Summer fun, picnicking Braidwood style

Sandy Vasko

    The word picnic has been around since the early 18th century. It originally meant a meal where everyone contributed something, but by the 19th century it had taken on a whole new meaning.
    Picnics came to mean eating outdoors. They can be private, as in a picnic for two. Or in the case of Braidwood they can come to mean an outdoor party of immense proportions.
    From the start picnics in Braidwood involved some sort of parade or event. The earliest reference to a picnic I can find is from late June 1873.
    “The Braidwood Sunday Schools are to have a picnic on next Wednesday. The procession will move from the Grove School house.”
    By August 1875 we read, “Evening picnics are becoming quite popular in the Grove, just south of town.  Dancing by moonlight is nice, but those who dance must pay the fiddler.”
    Sometimes Braidwoodites went to other towns to picnic such as in the article from August 1875 Braidwood Journal. “When our Wilmington neighbors give a picnic, and Braidwood is invited, which she is pretty sure to be after payday,  everybody turns out and helps the thing along.
    “Such was the case on Monday last when some hundred of the St. Patrick's Society of this city accompanied by the city band and some five hundred of our citizens, went per special train to that city, and participated per invitation in the procession and picnic given by the Emerald Society of Wilmington on that day.
    “We must acknowledge however, that Wilmington did the fair thing for once, and treated her guests like princes. At the depot the Emeralds, with their band, were on hand to receive the visitors, and after marching in procession through the city, they escorted them to the Island, where they were introduced to a well spread and appetizing dinner, to which ample justice was done, after which the spacious platform was thronged with dancers, who tripped about to their heart's content to the music of a fine quadrille band.  
    “A more merry picnic party we never say, everybody appearing to enjoy themselves highly, and on the train which in the evening brought the visitors home, we heard many expressions of satisfaction at the hospitable manner in which the Emeralds treated our boys, and an intention to return the compliment at some future day. We were gratified to notice the total absence of all beverages stronger than pop and lemonade, they being disposed with a liberal hand.”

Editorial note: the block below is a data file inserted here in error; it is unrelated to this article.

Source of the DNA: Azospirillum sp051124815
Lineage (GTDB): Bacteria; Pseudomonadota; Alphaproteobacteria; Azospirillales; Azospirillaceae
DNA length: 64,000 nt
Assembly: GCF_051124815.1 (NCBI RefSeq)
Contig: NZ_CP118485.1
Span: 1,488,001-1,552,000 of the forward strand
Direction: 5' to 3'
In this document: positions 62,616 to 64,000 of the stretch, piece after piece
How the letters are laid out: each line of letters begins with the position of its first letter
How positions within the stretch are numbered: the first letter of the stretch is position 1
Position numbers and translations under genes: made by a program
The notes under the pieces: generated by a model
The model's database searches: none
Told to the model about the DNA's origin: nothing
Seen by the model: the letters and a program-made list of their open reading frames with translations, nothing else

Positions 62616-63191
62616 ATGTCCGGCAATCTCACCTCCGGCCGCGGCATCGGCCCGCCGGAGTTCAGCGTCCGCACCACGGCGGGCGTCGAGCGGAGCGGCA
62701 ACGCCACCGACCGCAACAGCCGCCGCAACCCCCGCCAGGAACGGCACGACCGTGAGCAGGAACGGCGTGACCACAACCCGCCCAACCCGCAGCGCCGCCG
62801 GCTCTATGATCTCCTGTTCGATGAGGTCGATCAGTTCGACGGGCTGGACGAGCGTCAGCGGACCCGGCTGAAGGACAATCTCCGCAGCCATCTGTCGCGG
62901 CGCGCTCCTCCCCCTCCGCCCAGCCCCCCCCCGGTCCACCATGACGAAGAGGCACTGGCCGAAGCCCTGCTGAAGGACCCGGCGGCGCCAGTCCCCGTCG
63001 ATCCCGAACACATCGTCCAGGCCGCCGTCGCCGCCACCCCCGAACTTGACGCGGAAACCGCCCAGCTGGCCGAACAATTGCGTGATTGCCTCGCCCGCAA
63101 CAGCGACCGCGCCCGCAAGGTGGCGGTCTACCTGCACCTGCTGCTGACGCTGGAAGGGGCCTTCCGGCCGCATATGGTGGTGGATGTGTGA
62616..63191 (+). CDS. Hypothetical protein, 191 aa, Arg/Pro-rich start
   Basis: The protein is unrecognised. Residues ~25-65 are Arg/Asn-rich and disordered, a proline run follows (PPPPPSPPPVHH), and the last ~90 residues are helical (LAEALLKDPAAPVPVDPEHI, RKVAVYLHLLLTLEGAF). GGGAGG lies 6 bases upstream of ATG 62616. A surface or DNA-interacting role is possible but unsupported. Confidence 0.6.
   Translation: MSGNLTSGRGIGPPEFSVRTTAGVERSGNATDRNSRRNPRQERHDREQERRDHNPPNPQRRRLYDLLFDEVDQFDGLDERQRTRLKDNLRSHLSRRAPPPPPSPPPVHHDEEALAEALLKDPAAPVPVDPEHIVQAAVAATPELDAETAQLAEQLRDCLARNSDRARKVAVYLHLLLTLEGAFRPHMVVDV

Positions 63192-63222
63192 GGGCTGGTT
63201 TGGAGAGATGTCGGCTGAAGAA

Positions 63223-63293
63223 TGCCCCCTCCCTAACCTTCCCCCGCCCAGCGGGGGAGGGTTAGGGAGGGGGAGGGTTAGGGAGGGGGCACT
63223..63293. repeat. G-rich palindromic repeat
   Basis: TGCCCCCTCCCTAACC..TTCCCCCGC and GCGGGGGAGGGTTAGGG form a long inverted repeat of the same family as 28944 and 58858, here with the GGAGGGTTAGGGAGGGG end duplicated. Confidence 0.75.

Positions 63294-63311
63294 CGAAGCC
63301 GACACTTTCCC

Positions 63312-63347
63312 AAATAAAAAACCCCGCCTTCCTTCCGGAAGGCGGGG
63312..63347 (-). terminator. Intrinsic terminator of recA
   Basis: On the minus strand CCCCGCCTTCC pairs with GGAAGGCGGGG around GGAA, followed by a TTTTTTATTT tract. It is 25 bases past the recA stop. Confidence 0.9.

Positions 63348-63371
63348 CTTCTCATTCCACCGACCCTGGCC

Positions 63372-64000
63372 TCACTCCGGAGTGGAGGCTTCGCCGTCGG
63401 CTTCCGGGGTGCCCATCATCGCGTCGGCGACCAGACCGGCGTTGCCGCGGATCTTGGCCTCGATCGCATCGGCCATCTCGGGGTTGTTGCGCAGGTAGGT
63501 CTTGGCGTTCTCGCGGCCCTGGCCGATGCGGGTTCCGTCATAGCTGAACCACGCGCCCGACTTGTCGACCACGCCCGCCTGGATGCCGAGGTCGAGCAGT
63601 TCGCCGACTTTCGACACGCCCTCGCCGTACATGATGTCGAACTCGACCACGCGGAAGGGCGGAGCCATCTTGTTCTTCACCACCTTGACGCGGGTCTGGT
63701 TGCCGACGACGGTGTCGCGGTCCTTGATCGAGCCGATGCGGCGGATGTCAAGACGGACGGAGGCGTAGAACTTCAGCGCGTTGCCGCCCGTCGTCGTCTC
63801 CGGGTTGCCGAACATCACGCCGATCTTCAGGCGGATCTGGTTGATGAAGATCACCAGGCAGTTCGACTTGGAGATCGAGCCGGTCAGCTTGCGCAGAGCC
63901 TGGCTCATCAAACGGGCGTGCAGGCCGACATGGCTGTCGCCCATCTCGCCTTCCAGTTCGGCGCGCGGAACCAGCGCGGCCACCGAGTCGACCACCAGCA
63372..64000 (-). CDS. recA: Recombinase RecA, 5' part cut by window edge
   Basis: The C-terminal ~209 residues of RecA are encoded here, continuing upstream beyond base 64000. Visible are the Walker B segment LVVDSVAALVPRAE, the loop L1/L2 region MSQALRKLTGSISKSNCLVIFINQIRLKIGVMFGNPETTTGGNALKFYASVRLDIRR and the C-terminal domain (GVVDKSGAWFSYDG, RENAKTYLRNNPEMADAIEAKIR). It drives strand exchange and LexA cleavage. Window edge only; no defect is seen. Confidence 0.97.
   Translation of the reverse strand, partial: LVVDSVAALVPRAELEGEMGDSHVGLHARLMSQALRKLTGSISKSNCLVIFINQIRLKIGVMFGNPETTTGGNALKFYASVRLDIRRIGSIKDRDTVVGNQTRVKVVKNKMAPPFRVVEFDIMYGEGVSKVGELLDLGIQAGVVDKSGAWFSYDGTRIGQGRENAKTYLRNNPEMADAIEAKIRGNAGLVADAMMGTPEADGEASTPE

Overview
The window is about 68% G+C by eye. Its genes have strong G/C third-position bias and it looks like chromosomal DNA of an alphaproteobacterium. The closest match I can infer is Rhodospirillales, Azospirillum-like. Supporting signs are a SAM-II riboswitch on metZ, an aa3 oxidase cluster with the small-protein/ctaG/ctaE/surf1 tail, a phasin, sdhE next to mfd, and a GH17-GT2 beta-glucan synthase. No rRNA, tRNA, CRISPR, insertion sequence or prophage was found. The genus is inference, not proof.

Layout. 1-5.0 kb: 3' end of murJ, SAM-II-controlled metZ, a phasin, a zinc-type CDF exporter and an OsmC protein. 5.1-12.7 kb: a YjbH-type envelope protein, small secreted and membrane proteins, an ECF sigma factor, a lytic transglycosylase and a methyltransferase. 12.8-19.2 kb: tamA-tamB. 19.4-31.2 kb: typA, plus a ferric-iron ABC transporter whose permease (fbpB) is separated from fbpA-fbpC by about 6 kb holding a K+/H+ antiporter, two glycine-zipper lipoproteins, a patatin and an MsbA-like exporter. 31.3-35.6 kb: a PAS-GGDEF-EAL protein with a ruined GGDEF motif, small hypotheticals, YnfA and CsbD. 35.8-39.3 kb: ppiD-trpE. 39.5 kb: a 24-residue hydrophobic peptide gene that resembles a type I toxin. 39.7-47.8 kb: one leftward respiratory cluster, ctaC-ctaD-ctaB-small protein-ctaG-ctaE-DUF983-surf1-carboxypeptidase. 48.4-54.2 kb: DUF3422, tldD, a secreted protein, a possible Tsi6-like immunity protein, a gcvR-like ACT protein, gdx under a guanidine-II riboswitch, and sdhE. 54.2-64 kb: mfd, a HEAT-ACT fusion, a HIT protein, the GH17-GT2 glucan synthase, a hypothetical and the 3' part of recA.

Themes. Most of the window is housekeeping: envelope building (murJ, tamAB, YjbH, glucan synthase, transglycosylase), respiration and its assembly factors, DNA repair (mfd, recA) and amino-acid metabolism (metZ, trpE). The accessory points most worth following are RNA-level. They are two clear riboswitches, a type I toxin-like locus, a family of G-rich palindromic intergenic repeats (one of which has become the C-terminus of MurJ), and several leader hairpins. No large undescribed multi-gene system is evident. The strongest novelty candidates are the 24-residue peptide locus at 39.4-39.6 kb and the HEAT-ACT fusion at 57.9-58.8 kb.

In 1879 picnics took to the road, “Mr. Parkinson of the Braidwood Republican is arranging to give an excursion to the Joliet penitentiary and return, on Saturday of next week. The train will leave Braidwood at 8 a.m. and this city at 8:10. Returning it will leave the penitentiary at 6 p.m. The dinner is to be of the basket picnic kind, near the penitentiary. Round trip tickets, $1.  Children under 12, 50 cents, which tickets include the usual fee charged visitors at the prison. The Miner's Band is to accompany the party. See dodgers.”
    To be fair, sometimes picnickers came to Braidwood, “Neat invitations are out to a grand picnic, public installation and ball, to be given by Talmud Lodge, No. 24 Knights of Pythias, in this city on next Thursday.
    A large delegation in special cars is expected from Chicago on the occasion; also lodges from Bloomington, Joliet and other points. Everything bids fair for a big success.”
    That same year horse racing was added to the grand picnics. “Indications are that the Ancient Order of Hibernians' picnic, near Braidwood, on next Friday, will be on a large scale. Divisions of the order from Morris, Lemont, Dwight, Lockport, Joliet and Wilmington, are to participate, while several fast horses of note are already entered for the races, which feature will be especially attractive.
    “Bands from Braidwood, Wilmington, and other towns are also to enliven the occasion Good weather permitting; “The boys” will have a time worthy of the extensive fraternity.”
    Of course, as soon as things get going well some government man has to step in and ruin it, such as this incident in 1880.
    “Yesterday (Wednesday) there was a big picnic at Braidwood, and beer flowed very freely. Collector Penington went down to look after State licenses, but none of the saloon keepers who were selling liquor at the picnic had their licenses with them. They claimed to have shut up their saloons, and transferred their business to the grounds for the day, leaving their licenses at home. As the law requires saloon keepers to have their licenses at the place where they sell, and also a permit from the revenue collector when they desire to change their location (if only for a day), here is a case for the collector to decide upon.”
    What! A picnic without beer? Of course, no charges were ever placed.